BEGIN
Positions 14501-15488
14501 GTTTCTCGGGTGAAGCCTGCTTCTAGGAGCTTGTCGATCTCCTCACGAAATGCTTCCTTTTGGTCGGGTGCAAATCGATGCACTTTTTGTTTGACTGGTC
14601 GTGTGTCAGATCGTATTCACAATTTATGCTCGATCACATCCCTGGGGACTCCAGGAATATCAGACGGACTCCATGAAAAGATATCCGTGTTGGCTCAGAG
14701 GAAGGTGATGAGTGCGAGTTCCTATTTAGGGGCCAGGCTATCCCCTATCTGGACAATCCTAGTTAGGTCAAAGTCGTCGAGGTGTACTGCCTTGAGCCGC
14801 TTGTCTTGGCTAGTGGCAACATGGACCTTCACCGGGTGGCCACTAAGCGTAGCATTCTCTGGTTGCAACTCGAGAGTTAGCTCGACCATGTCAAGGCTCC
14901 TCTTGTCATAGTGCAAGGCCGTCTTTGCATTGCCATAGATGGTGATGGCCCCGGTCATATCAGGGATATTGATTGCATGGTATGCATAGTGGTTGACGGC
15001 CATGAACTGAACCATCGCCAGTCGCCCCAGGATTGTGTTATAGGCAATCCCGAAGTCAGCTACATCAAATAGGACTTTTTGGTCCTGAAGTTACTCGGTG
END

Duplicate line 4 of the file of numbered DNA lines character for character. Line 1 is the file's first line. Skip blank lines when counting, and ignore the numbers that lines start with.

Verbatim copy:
14701 GAAGGTGATGAGTGCGAGTTCCTATTTAGGGGCCAGGCTATCCCCTATCTGGACAATCCTAGTTAGGTCAAAGTCGTCGAGGTGTACTGCCTTGAGCCGC